We see the same thing with the bailouts. People predicted economic chaos. So we spent billions (money we did not have) to prevent it. Turns out the economic chaos never came.

    Why didn’t the economy collapse? Was it the bailouts? Or something else?

    There is no evidence that the bailouts helped. (Unless you believe in “post hoc, ergo propter hoc.”) So I think not.

    But we will never know. That is why scam artists, and politicians, will always be with us.

    • 0 avatar

      Talk about Apples and Oranges.
      If these companies did fail. Thousands of people would be without jobs instantly, the trickle down effect would have been massive.
      As much as I hated the bank bailout it certainly did avoid complete destruction of the world financial system.
      Same can be said about the auto bailout, except instead of one industry being helped, it was the American economy as a whole. To dismiss that it was all a sham is admitting absolute knowledge of how the economy works. I know that I don’t know it all, pretty sure you don’t either. To think otherwise is naive at best.
      Hindsight is 20-20, but I sure as well wouldn’t want to hedge my bets that it WASNT the stimulus.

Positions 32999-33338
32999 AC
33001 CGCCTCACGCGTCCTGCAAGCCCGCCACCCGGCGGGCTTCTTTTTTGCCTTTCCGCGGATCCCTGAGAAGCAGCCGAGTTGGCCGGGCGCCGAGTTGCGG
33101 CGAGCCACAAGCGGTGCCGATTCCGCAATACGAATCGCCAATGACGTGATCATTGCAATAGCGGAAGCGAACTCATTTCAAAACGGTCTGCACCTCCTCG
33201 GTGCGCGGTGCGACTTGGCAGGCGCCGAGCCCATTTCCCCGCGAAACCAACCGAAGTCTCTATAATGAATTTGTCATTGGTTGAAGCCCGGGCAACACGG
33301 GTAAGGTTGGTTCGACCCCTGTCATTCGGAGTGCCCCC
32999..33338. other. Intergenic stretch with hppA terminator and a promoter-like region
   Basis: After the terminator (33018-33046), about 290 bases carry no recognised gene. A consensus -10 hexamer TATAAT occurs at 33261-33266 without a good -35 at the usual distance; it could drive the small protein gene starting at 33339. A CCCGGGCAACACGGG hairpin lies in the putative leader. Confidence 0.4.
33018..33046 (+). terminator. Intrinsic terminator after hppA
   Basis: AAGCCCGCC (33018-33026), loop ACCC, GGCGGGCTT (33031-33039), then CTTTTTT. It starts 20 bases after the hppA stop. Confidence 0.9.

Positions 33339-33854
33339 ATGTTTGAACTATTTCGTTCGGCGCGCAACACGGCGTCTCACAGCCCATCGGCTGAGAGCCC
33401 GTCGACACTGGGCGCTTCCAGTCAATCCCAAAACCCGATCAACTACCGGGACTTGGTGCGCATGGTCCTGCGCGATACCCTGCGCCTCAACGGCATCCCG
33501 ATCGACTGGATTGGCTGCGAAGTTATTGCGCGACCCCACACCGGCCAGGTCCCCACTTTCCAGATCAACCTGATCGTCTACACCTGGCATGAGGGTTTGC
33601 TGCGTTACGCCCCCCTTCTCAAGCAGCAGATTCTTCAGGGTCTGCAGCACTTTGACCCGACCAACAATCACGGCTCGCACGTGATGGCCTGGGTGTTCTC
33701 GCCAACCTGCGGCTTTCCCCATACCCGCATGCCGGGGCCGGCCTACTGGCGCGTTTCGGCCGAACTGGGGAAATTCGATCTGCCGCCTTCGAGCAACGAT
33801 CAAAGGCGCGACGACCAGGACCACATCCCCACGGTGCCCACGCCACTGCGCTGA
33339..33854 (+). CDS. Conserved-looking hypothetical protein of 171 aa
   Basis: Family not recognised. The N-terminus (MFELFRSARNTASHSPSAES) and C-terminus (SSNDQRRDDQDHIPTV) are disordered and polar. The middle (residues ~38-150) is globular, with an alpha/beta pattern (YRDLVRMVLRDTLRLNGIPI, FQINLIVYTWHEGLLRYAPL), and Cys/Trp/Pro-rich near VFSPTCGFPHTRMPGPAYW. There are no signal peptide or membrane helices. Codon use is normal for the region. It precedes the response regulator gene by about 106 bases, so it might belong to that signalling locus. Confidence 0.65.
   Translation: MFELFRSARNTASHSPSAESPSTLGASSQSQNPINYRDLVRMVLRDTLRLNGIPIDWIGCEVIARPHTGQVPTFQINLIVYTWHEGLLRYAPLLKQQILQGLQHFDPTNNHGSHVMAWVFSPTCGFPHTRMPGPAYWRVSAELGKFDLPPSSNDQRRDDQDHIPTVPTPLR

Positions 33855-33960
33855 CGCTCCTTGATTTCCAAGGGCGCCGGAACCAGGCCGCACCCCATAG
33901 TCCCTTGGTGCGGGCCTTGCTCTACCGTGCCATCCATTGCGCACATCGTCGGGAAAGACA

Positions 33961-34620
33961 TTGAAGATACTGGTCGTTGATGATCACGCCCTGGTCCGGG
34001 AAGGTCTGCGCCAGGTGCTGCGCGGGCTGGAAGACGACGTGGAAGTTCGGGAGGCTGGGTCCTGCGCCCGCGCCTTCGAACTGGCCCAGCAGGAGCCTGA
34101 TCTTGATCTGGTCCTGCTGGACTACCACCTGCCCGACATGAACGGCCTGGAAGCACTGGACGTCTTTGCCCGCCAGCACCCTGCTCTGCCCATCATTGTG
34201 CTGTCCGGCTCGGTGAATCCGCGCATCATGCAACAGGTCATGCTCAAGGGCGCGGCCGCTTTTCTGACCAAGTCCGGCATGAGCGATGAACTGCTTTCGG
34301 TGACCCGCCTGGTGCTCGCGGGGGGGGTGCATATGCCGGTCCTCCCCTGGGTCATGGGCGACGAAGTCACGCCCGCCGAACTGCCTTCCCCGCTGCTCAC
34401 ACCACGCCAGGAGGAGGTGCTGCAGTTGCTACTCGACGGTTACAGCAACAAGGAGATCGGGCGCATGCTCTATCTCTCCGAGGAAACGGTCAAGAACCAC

• 0 avatar

      That’s like saying a hurricane was a scam because everyone boarded up their windows before it hit. Everything was identified, tested and repaired before 2000 hit. Only a few systems that were never properly checked failed. Sure plenty would probably been fine, but you don’t know until you check (and fix if needed).

    • 0 avatar

      “That’s like saying a hurricane was a scam because everyone boarded up their windows before it hit.”

      I beg to differ. I’m a computer scientist turned lawyer, and I was head of the legal department of a major software company in 1999. It was ridiculous.

      First, the companies that looked at the software found few problems.

      Second, even if there were lots of problems with the software, it would not have led to the collapse of society.

      Third, those companies and countries who did nothing in advance had no more problems than those who spent billions to prepare for Y2K.

      As a case of risk management, there was way too much management of a minor risk. Billions of dollars were wasted. Some economists think that the Y2K fever was the main case of the tech stock meltdown that followed.

      I’m afraid bailouts and stimuluses are the same as Y2K. People get all excited about hyped risks and take measures that do more harm than the supposedly avoided risks.

      Look at Barack Obama. He said that the stimulus would keep unemployment under 10%. It did not. So now he says at least the stimulus kept things from getting worse. But does he have any evidence of that? No. He has none.